Yes, I know, RHEL4 is ancient and unsupported. Still, it's what I have to work with.
I have a RHEL4 machine running the most recent 2.6.9 kernel. It mounts a NFS3 filesystem, and runs an application from this share. The application reads a number of large data files, each about 1Gb in size.
After a reboot, the machine runs as anyone would expect. My application reads in the required files and processes them in a timely fashion. However, randomly, after days, or weeks, the performance goes through the floor.
When the problem occurs ( and before hand ) I can observe that the kernel has plenty of stuff in its cache, with the cache usually at least twice the size of the data being read from NFS. However iostat shows that NFS is constantly being hit for *small* reads while the application is running. To me, it appears the kernel did not cache the entire input data file.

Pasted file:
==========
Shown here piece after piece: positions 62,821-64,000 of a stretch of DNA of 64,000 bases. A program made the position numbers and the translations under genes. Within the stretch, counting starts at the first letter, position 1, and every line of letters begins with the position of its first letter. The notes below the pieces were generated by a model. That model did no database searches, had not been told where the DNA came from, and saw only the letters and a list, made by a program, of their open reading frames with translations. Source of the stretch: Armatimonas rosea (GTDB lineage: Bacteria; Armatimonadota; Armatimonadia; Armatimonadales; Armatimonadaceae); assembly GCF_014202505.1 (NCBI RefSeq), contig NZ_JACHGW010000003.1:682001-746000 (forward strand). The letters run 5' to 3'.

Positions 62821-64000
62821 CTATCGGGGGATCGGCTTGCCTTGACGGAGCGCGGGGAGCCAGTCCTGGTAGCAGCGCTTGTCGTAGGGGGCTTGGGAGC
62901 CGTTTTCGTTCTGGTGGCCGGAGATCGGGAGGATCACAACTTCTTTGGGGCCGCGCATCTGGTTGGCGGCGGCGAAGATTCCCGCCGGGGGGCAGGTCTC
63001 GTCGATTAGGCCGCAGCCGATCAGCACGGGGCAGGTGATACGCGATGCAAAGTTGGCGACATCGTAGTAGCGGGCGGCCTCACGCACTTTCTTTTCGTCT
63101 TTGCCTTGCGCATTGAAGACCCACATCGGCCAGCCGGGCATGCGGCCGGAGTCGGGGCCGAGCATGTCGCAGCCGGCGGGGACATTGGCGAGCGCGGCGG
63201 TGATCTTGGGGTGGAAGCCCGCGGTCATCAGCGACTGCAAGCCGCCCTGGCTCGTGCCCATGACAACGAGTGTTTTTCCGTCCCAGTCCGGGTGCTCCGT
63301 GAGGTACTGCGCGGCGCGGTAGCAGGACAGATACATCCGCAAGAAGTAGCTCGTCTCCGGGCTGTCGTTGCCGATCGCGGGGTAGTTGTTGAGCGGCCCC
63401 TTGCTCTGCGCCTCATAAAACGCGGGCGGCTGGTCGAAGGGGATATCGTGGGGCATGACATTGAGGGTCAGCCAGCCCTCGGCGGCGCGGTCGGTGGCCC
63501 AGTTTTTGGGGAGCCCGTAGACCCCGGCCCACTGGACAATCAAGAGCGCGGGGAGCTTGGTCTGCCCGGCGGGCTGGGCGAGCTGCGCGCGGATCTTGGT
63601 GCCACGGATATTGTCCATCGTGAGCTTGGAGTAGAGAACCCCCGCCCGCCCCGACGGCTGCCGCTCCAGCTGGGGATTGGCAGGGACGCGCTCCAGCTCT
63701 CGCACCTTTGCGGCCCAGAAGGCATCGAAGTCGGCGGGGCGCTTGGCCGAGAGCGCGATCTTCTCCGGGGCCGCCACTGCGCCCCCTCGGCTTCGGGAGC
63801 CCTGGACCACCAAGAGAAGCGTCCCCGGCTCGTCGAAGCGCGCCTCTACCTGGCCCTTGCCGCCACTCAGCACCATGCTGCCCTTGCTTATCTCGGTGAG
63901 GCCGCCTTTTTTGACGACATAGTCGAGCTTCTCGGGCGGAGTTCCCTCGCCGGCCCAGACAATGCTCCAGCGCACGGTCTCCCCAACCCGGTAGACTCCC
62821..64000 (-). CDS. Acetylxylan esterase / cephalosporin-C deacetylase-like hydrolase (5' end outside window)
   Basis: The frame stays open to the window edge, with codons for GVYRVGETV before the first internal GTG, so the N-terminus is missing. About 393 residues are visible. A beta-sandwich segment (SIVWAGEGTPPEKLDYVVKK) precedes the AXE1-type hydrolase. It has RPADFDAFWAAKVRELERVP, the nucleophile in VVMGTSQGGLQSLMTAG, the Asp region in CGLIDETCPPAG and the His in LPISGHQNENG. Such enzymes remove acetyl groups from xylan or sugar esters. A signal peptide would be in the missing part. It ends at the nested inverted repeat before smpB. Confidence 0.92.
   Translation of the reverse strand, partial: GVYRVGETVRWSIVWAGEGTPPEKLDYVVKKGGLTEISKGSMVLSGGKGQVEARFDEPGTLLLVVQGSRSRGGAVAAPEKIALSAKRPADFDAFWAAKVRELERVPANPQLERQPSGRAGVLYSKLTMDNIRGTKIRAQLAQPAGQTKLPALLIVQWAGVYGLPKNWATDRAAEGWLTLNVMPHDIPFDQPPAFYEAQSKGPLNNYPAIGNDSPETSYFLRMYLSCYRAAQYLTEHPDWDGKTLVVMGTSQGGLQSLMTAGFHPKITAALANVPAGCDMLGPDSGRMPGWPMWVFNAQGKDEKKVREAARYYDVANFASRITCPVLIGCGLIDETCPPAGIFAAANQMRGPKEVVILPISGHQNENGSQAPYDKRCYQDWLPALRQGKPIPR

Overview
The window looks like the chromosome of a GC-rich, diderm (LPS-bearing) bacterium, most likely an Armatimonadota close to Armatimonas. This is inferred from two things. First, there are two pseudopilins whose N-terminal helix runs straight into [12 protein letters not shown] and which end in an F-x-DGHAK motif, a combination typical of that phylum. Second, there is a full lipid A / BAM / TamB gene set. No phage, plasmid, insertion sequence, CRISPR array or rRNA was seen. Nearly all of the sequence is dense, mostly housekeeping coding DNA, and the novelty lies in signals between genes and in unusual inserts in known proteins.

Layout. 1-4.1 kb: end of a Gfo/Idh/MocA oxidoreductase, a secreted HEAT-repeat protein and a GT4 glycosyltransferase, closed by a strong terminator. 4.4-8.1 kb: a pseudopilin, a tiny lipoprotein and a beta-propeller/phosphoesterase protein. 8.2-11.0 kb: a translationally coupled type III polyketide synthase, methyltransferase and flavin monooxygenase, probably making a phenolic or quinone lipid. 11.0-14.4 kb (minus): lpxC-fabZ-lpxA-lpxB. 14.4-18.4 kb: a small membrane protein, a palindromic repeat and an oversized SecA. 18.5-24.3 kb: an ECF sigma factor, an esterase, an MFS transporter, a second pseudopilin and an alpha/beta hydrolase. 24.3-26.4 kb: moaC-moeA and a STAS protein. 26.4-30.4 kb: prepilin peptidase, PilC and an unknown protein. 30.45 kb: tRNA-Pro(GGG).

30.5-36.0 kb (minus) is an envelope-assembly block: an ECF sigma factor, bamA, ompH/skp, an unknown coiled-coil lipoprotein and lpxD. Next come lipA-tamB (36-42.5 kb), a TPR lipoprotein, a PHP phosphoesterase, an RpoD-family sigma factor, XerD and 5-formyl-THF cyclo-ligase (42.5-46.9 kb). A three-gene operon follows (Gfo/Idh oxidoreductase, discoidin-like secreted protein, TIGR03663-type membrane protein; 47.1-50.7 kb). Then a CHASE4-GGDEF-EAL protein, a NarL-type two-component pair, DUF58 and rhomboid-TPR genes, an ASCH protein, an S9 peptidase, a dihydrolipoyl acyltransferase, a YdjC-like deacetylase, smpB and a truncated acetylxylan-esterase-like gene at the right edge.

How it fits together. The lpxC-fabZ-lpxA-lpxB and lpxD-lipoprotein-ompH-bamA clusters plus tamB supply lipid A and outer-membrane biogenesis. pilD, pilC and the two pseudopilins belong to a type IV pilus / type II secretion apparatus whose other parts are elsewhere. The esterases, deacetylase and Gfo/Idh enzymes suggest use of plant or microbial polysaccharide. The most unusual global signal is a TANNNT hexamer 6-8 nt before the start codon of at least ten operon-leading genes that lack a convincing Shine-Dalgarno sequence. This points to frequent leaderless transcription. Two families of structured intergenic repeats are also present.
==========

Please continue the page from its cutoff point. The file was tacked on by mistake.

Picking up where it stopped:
While my program was running, I verified that it had not cached the entire input through timing a read of the entire data set to /dev/null. First read takes a long time ( as not all the data is cached ). Subsequent reads are quick, as expected as all the data is then fully cached.
For whatever reason, once the problem occurs, it appears that this old kernel is flushing, or perhaps not caching portions of the input data files from NFS. Again, a reboot will restore performance, and restore proper caching of the input data files.
I note more recent kernels ( and NFS client/server versions ) have additional options for controlling caching. There appears to be limited room to move with RHEL4 though.
Can anyone make any suggestions, or comment on specific bugs that may be causing this behavior?